The Three Musketeers | Study Guide

Alexandre Dumas

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The Three Musketeers | Symbols



When d'Artagnan leaves home, his father gives him his own sword, having taught him sword skills to prepare him for life. In this way, a poor father supplies his son with strength and protection. Strangers on the road might want to laugh at the ugly yellow horse, but they do not because they see a large sword on d'Artagnan's hip. The sword commands respect.

The sword is a symbol of honor in the duel. Once the duelists cross swords, it becomes a fight to the death, or defeat. When a battle ends, the winners take the swords of the dead, symbolizing their honor and strength. The defeated also must surrender their swords, like in the case of Bicarat who refuses to give up his sword and his power to his enemies, instead defiantly breaking it.


The notion of a diamond representing romance and enduring love, especially in the form of an engagement ring, dates back to the 1930s, well after the time of Louis XIII and Anne of Austria, and even after the time of Alexandre Dumas writing The Three Musketeers in 1844. Precious gems and jewelry were given as gifts or tokens of love, but not diamonds above all others.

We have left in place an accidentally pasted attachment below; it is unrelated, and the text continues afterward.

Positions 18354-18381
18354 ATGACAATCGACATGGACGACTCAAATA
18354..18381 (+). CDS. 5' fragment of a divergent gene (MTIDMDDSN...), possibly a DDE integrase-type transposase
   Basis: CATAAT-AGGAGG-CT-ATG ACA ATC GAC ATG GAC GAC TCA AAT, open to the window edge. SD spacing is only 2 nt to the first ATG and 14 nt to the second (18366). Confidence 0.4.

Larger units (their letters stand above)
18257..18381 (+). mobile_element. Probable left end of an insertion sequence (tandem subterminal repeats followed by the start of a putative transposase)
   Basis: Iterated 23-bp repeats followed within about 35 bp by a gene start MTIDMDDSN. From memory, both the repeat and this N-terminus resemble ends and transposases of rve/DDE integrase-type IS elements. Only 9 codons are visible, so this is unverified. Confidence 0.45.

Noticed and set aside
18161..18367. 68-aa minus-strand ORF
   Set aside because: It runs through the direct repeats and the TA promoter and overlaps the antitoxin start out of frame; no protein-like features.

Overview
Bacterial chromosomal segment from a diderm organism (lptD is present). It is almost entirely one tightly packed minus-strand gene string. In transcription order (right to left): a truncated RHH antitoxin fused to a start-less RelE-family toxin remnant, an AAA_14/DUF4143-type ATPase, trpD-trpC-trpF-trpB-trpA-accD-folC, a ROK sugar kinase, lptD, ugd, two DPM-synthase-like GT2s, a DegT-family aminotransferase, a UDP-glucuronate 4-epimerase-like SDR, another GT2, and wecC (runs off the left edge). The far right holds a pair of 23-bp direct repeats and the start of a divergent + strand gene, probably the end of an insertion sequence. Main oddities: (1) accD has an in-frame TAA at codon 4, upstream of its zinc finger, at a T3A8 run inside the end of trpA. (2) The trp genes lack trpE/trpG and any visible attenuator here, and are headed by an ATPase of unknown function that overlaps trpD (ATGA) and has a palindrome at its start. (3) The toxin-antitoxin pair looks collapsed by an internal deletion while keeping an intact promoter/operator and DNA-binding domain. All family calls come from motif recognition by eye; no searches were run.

The queen's diamonds were a gift from her husband, a token of love and good faith, but they come to symbolize rejection and deception of the king when the queen gives them as a token of love to the duke. "Every time I see you is a fresh diamond which I enclose in the casket of my heart," the duke tells the queen in their clandestine meeting. The diamonds are a symbol of their secret affair.

When the queen says she would be happy to see the duke when he returns someday as an ambassador or minister with guards to protect him, he asks for a token as a reminder. The queen gives the duke real diamonds in a casket to bring to mind this declaration.

When the cardinal learns of the diamonds sailing for England with the duke, he immediately sets his sights on using the diamonds to control and hurt the queen. Threatening the queen with the king's disapproval, or even with the dishonor of exposing her love affair, keeps her vulnerable in a time when her stability in the royal family is tenuous. As an added benefit for the cardinal, the diamonds also help him get revenge on his rival the duke.


The fleur-de-lis translates directly to "lily flower." Traditionally, it was a symbol of purity used by the French monarchy. In The Three Musketeers, the fleur-de-lis is subverted to become the symbol of a criminal—someone who acts against the government. It is branded onto Milady's shoulder as a mark to identify her as a criminal in the French justice system. It is a symbol so shameful, she hides it throughout her life and threatens to kill d'Artagnan when he sees it.

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